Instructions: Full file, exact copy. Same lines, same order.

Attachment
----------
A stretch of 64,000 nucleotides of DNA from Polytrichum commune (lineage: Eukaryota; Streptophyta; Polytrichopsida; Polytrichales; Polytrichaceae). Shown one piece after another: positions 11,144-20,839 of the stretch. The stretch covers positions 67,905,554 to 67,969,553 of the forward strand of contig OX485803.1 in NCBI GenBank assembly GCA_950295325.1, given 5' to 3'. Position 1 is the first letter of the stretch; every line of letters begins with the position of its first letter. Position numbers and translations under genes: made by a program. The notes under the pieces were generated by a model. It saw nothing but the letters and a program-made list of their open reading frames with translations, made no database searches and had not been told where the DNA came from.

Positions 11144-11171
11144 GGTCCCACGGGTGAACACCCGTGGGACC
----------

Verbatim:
A stretch of 64,000 nucleotides of DNA from Polytrichum commune (lineage: Eukaryota; Streptophyta; Polytrichopsida; Polytrichales; Polytrichaceae). Shown one piece after another: positions 11,144-20,839 of the stretch. The stretch covers positions 67,905,554 to 67,969,553 of the forward strand of contig OX485803.1 in NCBI GenBank assembly GCA_950295325.1, given 5' to 3'. Position 1 is the first letter of the stretch; every line of letters begins with the position of its first letter. Position numbers and translations under genes: made by a program. The notes under the pieces were generated by a model. It saw nothing but the letters and a program-made list of their open reading frames with translations, made no database searches and had not been told where the DNA came from.

Positions 11144-11171
11144 GGTCCCACGGGTGAACACCCGTGGGACC